Home Advisors - has it worked for you?


I recently decided to try the online lead generator service Home Advisors, to see if it could get my business some good leads since I'm slow this fall.  So far I've had 5 leads, 2 of which could be decent additions, but the rest of which were people not sure about what they want, and just want to get a sense of cost or a "blueprint" for permitting...

What are other people's experiences with this service?  Worth it for the leads? 

Oct 28, 13 6:51 pm
I've tried similar services. I think generally you are wasting your time and money. The clients are tire kickers who are looking for a cheap price on blueprints, like you said. I can't really give an accurate price w/I seeing the project, but I have to give a price and pay to see the project.
Oct 29, 13 8:34 am

I've used Home Advisors on and off for a long while.  Most of the leads are dead ends - people looking to repair their stoop, or spend $5,000 (fees and construction) to renovate a kitchen.  But if 1 lead out of 20 turns into a commission, it's probably a good investment.

The first time we used them(2005-2007), things worked out fine.  Lots of bad leads, but enough good ones that it was definitely worth while.

The second time (2009-2011), it was a bust.  There were literally no good leads to be had.  How much of that was due to the recession?  Lots probably, but after a while I decided to stop using them.

If you do use them, one tip - the home owners creating the leads pay nothing, and don't realize that by hitting the 'create lead' button they're costing 3 or 4 architect's $50 each.  So people will just be checking out homeadvisors to see how it works, and will create leads with false addresses, false e-mail addresses, etc.  The second time we used them, I'm guess that 50% of the leads were bogus.  Homeadvisor allows you to report a bogus lead, and they'll refund the lead fee - I never had them object to a lead I challenged - but it's on you to report them.

I suspect that a good amount of homeadvisor's revenue is generated by bogus leads that architects and contractor's don't bother to get refunds for.

Oct 29, 13 9:52 am

I wonder how many of these leads are created by other architects who are trying to gauge the level of competition and learn what others are quoting for fees and estimates.  Back before Craigslist, a lot of help wanted ads with anonymous box numbers were fishing expeditions and not legitimate openings, particularly ones that wanted you to send your resume, references and salary history to an unknown post office box.

Oct 29, 13 10:17 am

So far I've actually done ok - more than half my leads have led to work.  Half of those the clients are only looking for the minimum permit set.  One other is a house addition and another is a clinic.  They've also reimbursed 3 of my leads that seemed fake (never answered the phone, email got bounced, etc).   Seems they may be improving their service.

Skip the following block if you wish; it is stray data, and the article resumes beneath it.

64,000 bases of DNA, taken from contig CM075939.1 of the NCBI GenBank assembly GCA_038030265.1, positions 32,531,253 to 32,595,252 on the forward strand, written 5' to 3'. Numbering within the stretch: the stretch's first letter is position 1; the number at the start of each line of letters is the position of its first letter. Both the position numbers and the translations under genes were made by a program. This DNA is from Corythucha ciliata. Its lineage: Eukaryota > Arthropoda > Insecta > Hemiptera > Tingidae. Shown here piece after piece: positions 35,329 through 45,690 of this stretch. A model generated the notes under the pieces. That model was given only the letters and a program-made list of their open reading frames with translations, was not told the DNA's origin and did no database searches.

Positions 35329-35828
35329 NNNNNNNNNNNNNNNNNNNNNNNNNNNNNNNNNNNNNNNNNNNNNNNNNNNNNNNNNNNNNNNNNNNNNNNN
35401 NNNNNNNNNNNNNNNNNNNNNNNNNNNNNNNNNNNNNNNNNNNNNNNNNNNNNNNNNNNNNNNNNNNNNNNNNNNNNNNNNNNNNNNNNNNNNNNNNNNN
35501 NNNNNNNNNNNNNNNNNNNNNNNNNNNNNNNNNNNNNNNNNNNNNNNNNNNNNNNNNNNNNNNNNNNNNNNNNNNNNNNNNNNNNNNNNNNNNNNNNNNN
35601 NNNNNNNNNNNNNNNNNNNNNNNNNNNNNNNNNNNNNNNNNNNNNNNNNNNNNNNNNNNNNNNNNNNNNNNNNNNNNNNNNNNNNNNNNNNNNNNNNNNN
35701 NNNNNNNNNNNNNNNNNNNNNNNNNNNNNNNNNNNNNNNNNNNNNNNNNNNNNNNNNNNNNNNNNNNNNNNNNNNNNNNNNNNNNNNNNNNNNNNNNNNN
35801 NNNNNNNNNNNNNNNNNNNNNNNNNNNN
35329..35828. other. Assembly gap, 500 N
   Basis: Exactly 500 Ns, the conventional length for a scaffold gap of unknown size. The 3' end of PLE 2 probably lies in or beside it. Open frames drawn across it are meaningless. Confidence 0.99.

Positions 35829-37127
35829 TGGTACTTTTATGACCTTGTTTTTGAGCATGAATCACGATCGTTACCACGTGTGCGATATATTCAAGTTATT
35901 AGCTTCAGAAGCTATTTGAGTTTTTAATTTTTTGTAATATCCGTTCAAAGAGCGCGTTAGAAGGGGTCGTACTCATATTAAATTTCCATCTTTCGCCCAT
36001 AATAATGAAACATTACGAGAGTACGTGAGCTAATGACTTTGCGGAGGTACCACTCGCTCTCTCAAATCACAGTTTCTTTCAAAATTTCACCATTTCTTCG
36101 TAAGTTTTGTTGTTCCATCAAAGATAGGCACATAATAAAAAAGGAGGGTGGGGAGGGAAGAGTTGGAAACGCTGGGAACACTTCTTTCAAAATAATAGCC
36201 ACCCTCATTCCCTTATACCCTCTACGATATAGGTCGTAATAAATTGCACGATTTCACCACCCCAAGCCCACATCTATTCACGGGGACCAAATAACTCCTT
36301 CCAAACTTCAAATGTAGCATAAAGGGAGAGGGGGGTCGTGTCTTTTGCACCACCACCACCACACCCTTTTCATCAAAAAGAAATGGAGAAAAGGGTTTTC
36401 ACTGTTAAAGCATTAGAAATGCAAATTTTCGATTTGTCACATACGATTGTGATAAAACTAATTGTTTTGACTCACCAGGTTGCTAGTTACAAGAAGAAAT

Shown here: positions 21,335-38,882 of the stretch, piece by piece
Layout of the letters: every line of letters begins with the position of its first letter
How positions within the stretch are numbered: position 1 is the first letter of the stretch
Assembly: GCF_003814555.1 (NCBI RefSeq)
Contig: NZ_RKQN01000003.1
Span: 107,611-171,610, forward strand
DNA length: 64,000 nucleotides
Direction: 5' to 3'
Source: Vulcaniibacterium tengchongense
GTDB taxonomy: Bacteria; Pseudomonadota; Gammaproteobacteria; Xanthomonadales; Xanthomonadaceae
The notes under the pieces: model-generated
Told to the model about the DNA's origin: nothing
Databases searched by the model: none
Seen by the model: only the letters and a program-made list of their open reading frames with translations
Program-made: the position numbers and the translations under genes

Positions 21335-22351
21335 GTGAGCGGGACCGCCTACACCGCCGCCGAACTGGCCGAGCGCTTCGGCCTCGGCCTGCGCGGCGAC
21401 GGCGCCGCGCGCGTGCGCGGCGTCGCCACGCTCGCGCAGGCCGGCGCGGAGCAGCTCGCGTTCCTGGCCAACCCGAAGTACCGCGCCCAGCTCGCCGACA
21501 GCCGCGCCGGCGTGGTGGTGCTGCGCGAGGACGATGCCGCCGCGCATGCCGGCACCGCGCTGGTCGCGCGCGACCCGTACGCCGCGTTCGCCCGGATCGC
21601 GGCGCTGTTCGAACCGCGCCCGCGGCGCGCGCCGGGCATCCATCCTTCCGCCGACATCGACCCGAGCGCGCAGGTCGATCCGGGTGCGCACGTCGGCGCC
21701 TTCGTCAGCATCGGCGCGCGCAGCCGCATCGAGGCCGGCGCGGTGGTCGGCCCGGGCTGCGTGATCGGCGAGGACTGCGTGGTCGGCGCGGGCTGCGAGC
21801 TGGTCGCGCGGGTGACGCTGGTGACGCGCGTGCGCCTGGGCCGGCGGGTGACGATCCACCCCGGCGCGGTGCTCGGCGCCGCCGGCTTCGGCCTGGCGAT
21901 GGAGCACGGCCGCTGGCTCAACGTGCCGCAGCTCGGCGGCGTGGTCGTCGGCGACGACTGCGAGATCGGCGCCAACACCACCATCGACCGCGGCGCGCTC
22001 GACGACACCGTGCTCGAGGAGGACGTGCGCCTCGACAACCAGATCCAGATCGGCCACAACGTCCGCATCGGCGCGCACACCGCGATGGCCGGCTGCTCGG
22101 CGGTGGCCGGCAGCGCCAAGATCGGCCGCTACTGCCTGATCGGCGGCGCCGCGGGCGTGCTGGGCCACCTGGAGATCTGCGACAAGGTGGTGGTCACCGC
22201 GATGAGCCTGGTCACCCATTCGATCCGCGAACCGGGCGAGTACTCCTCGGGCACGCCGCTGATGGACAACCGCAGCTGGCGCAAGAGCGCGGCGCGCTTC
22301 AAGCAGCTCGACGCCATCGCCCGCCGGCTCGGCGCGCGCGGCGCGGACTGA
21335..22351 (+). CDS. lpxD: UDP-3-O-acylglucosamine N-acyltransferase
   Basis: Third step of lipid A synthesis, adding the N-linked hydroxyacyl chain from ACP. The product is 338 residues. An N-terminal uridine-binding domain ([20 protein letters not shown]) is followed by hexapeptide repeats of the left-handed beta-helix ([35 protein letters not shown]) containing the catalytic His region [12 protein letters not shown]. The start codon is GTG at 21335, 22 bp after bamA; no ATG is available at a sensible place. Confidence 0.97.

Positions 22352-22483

Nov 6, 13 4:18 pm

Any updates regarding service? I am contemplating on using their service to get new work but I am afraid of the bad reviews I have read online. Are there any similar service that could provide leads? Thank for any help.

Aug 19, 15 12:12 pm

We used them in the mid-2000's.  Got several good projects from them, mixed in with 90% leads that were too small for us to be interested in.  But the commissions from the good leads more than paid for the bad ones.

Tried them again in '09/'10.  Nothing but leads for very small projects which would have had tiny fees.  Stopped using them after about 4 months of that.

I agree with those above about bogus leads.  There are lots of them.  HA was good about crediting us back the costs of bogus leads - they have a submittal form on their website, and they never rejected one of our claims.  Some bogus leads were obvious - a street address that didn't actually exist.  Others you couldn't be sure if the person was just ignoring your efforts to call/e-mail them.  We basically took the attitude that if there was any hint at all that the lead wasn't legit, we asked for a credit.  For example, if there was just a generic voicemail box, as opposed to "hi, you've reached x", bogus.  We'd send e-mails w/ read receipts - if the e-mail wasn't read, bogus, person listed on lead didn't match property owner's name on public online records, bogus etc.

People paying for those bogus leads, as suggested, is probably a very significant portion of HA's revenue, so buyer beware.

Aug 19, 15 12:58 pm

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